Douyin clashes further with Tencent over short video market grab

When pointing fingers at WeChat, Bytedance’s ZHANG Yiming and ZHANG Nan still have to post on WeChat moment to spread their discontentment.

What’s been simmering these days in China’s endlessly quarrelsome and combative internet space, is an open feud between two of the largest tech powerhouses that could develop to the prelude to a bloody clash similar to the 360 versus Tencent great war from few years back, when both companies are forcing their customers to take sides.

And this time, Tencent fills in to make choices for its customer.

On Tuesday night, Douyin, China’s most popular short video app, made a second public outcry by issuing an open letter on WeChat Public Account, a service similar to Facebook Pages built within Tencent’s Wechat, accusing Tencent of taking down Douyin short videos uploaded to Tencent Video, Tencent’s video streaming service.

Douyin’s open letter claims that its videos were removed on grounds of spreading “inappropriate content”, whereas the videos were just normal and legit clips that could be found everywhere else online.

To prove its point, Douyin experimented with new uploads but all in failed attempts, and documented the whole process in detail in the open letter.


Clash of the titans

Earlier this month, ZHANG Yiming, founder and CEO of Bytedance, the company behind hyper-popular Douyin, went head-to-head with Tencent founder and CEO Pony Ma. In one of Zhang’s WeChat moment postings, ZHANG accused WeChat of blocking Douyin users from sharing videos to WeChat moments. He also suggested that Tencent’s revived Weishi app has been stealing clips from Douyin. The two apps are having an uphill battle in China’s short video app sector and Douyin is way ahead of Tencent’s Weishi.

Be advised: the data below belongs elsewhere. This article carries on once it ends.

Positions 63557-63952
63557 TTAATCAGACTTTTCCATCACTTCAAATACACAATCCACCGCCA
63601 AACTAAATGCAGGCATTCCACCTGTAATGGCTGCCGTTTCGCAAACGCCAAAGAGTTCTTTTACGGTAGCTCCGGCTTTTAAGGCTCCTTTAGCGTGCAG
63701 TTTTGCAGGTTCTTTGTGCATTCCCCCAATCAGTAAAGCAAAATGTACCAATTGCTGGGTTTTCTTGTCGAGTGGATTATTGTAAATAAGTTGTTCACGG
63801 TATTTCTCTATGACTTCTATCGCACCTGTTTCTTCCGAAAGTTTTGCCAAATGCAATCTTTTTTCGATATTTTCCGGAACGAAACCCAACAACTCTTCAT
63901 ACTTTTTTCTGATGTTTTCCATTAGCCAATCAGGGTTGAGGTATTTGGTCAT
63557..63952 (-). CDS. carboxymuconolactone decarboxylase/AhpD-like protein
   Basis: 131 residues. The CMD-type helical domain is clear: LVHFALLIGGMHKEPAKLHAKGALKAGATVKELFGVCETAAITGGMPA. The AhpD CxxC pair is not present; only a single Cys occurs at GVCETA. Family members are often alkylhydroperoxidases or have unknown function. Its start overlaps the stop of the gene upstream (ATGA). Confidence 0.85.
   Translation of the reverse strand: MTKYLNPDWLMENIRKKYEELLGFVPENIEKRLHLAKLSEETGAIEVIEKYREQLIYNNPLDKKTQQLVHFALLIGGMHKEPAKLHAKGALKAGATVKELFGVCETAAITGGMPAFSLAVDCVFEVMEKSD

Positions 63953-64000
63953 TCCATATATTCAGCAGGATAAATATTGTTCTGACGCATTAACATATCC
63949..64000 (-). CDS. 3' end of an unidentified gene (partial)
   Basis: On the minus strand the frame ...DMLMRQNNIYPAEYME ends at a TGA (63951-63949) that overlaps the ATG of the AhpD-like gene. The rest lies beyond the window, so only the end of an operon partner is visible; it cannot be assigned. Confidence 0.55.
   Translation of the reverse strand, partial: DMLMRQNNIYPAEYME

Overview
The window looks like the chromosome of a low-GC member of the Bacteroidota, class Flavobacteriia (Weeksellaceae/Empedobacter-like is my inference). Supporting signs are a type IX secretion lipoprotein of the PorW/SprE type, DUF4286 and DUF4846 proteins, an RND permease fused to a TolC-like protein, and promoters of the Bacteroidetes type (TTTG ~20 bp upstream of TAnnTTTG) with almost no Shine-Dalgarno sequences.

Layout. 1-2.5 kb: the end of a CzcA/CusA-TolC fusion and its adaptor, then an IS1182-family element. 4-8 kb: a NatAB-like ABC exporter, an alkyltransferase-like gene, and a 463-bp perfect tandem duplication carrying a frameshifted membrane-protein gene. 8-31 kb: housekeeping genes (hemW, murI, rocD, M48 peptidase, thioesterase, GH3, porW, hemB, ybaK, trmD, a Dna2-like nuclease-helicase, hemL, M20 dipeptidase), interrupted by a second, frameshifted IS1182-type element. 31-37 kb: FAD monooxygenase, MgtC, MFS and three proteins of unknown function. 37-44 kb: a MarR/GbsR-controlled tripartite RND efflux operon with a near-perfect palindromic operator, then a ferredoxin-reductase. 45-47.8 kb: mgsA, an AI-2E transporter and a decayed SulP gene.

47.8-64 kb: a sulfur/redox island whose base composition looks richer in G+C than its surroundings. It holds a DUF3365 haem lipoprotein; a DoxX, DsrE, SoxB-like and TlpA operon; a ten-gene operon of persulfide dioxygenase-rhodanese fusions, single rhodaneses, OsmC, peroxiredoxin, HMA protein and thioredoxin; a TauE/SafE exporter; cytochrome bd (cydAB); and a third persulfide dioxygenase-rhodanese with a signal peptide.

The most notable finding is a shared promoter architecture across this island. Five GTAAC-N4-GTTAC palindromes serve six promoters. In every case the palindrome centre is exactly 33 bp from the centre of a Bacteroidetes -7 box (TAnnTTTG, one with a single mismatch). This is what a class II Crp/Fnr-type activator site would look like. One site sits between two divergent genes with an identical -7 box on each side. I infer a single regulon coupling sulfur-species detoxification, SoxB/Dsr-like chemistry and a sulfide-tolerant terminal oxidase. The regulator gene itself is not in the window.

In fact, the two tech giants have fell foul of each other for a while over their scramble for the short video market, which was worth RMB 5.73 billion (approx. USD 896.8 million) in 2017 and is projected to grow to RMB 30 billion (approx. USD 4.7 billion) by 2020, according to a report by market research and consulting company iResearch.

According to local news service Lieyun, Tencent sued Bytedance 300 times in 2017. A local court ruled last year that Bytedance needs to compensate Tencent RMB 270,000 for copyright infringement inflicted by its flagship news aggregator Toutiao.


An endless battle

Weishi isn’t Tencent’s only bet on short video apps.

Kuaishou, another Tencent backed video app is the most popular one in its genre in China with a DAU (daily active users) of 107.7 million in March, according to data service Jiguang. But Douyin is growing at an eye-popping pace. Its DAU reached 45.6 million in March up 28.2% compared with December 2017. During the same period, Kuaishou’s DAU increased 5%.

Apart from Kuaishou, Tencent also revived its Weishi app to contend against Douyin and is reportedly giving out subsidies worth RMB 3 billion (almost $ 478 million) to entice influencers to its platform.

However, until now, it seems that Tencent’s efforts haven’t paid off. Weishi is still far behind its competitors in terms of popularity.

Douyin is not the first app banned by WeChat. Tencent Music’s rivals NetEase Cloud Music and Xiami, as well as Alibaba’s Alipay and Taobao, have all been banned by WeChat in 2015.

Read more: Tencent Bets on Its Revived Weishi App to Take on Toutiao’s Tik Tok in Short Video Streaming

Editor: Ben Jiang